KUALA LUMPUR, April 15 — The Malaysian Medical Association (MMA) objected against a pharmacist group’s proposal to separate medicine prescribing and dispensing, saying this may be implemented only in a single-payer health system.
The doctors’ body noted that former Health Minister Dr S. Subramaniam previously said that separating prescribing and dispensing functions to doctors and pharmacists respectively was not feasible in private health care because it would be inconvenient and increase costs.
“MMA does not support Dispensing Separation (DS) at this point of time. DS may be applicable when a one-payer system (national health financing) is in place,” MMA president Dr Mohamed Namazie Ibrahim told CodeBlue.
Malaysia’s health care system is multi-payer with various public and private sources paying for care, such as the Health Ministry, the Education Ministry, private insurance, and corporations, unlike single-payer systems in countries like the United Kingdom or Taiwan where health care payments are borne by one payer, the government.
Health care in the UK is primarily funded by general taxation, whereas Taiwan uses social health insurance with premiums paid by the government, employers, and workers.
Dr Namazie also pointed out that consultation fees for general practitioners (GPs) operating shop lot practices have yet to be matched with their counterparts working at private hospitals, whose consultation fees were raised to between RM35 and RM125 in 2013. The consultation fee of GPs working in private clinics remained fixed at between RM10 and RM35 since 2006.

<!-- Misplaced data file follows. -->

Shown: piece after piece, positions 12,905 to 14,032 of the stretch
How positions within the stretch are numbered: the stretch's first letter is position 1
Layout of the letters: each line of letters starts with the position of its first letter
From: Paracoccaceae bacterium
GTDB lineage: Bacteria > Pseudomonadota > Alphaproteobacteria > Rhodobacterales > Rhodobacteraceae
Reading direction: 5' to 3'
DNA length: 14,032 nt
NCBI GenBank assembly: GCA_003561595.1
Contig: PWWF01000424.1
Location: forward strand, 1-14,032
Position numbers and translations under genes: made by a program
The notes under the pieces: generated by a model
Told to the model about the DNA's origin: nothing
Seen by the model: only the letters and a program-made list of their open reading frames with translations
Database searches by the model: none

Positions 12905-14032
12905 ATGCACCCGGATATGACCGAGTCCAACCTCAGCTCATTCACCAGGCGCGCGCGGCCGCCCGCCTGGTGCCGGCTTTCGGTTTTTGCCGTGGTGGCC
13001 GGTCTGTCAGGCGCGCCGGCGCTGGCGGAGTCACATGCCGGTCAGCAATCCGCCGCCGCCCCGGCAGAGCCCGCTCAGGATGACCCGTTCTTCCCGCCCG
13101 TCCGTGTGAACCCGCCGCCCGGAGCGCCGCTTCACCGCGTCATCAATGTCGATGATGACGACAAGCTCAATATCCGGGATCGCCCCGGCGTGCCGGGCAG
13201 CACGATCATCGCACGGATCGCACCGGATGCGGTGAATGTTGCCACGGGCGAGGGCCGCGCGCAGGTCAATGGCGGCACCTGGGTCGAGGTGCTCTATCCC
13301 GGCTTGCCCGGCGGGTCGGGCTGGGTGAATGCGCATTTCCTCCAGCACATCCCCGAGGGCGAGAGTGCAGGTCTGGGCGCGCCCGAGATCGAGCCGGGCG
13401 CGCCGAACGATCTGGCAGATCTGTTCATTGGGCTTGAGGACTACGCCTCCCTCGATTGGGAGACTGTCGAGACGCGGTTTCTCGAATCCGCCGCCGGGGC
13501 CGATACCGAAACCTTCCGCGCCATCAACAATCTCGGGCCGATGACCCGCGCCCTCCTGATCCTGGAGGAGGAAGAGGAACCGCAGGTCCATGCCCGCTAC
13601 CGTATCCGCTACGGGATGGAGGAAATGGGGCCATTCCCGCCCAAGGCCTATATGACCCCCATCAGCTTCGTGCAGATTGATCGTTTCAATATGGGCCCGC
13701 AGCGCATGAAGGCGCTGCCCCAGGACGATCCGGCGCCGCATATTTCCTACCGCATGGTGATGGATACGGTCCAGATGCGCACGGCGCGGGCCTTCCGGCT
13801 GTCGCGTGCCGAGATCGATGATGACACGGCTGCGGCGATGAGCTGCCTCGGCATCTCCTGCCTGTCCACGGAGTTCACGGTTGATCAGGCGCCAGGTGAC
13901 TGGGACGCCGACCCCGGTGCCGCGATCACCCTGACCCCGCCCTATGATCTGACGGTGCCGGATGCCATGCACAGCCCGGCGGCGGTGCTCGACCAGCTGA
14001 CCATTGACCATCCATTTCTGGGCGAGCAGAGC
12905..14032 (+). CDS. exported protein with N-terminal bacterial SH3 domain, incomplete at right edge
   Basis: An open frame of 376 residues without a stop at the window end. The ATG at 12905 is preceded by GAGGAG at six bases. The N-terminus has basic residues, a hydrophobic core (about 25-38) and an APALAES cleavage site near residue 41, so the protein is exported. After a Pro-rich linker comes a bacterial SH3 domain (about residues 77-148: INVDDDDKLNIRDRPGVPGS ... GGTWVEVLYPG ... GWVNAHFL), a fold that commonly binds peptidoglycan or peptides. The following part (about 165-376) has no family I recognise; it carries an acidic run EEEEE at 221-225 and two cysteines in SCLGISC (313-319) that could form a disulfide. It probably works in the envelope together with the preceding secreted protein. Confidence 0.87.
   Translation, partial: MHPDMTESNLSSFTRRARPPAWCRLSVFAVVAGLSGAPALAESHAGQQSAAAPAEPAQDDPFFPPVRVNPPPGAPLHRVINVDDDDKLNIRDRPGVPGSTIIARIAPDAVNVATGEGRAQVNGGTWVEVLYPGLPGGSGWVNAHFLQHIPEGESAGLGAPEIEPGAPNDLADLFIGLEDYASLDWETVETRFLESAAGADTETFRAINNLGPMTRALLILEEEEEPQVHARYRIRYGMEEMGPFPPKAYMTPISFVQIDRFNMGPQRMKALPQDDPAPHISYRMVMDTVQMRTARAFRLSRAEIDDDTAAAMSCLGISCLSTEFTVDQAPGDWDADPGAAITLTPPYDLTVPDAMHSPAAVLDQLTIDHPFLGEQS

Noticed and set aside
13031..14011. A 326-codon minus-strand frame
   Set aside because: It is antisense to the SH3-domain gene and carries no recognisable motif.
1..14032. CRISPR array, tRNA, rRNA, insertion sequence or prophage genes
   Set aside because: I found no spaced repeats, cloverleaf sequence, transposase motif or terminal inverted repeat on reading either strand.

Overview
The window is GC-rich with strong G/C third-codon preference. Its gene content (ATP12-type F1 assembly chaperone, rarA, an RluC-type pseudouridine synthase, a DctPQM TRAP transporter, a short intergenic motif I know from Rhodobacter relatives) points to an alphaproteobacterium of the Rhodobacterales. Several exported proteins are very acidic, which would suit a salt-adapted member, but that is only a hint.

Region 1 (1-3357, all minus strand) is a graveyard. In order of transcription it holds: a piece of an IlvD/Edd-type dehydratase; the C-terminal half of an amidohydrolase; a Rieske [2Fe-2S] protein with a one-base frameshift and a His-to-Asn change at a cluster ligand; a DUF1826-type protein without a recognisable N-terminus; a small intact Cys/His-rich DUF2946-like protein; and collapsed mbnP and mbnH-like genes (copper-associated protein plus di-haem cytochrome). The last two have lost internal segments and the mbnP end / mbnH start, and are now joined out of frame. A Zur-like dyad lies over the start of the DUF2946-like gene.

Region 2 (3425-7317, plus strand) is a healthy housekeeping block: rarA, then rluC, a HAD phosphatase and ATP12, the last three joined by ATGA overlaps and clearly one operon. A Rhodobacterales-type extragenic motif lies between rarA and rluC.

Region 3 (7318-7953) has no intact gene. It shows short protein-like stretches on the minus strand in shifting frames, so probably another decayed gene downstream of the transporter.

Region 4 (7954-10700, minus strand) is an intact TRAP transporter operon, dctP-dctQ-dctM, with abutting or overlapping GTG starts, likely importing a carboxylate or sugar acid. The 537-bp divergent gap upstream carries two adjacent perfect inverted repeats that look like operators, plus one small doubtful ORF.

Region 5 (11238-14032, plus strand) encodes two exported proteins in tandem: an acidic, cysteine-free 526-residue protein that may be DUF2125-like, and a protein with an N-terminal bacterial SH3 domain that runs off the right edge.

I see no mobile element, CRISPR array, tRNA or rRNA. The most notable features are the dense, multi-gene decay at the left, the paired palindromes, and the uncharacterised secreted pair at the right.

Dr Namazie said GPs’ consultation fees should be automatically reviewed on a yearly basis or every three years, “unlike now whereby the government has not reviewed the GPs fees for the last 12 years while the prices for regulatory compliance, rental, utility, consumable, pharmaceuticals and salary etc is on the rise.”
“DS will increase the cost and inconvenience the patient. Any change in policy must benefit the patients ultimately. We hope this is not another trade issue masked behind patient care,” he said.
When asked if dispensing separation could lead to cheaper medicines due to competition among pharmacies, Dr Namazie said patients still had to pay the full cost of drugs at pharmacies besides doctors’ consultation fees.
“It is also inconvenient as the patient has to spend time and money to look for a pharmacy. The current system with one bundled fee is actually relatively cheap,” he said.
“If there is national health insurance with one-payer system, the doctors would be paid appropriately and the patient would be able to obtain the medication from a pharmacy. The inconvenience will still be there but the cost of medication will be covered by the NHI (national health insurance).
“Even today, the patient can ask for a prescription and need not buy the medicines from the clinic. But most patients prefer to buy from the clinic for the convenience,” Dr Namazie added.
The Malaysian Community Pharmacy Guild (MCPG) told the Pharmacy Renaissance Summit 2019 last month that it hoped for the separation of prescribing and dispensing medicines nationwide by 2025, after aiming to propose this to the Health Ministry by 2023.
The final draft of the Pharmacy Bill under the previous Barisan Nasional (BN) administration — which initially separated dispensing so that only pharmacists could dispense medicines — backtracked on dispensing separation and retained the current practice of allowing both doctors and pharmacists to dispense drugs, Dr Subramaniam said in 2017.
The Malaysian Pharmaceutical Society told the Pakatan Harapan government last July to reveal the Pharmacy Bill that has been classified as a state secret under the Official Secrets Act.
Health Minister Dzulkefly Ahmad has yet to give any indication about the Bill, reportedly saying only last October that the government may consider a hybrid system on prescribing and dispensing medicine.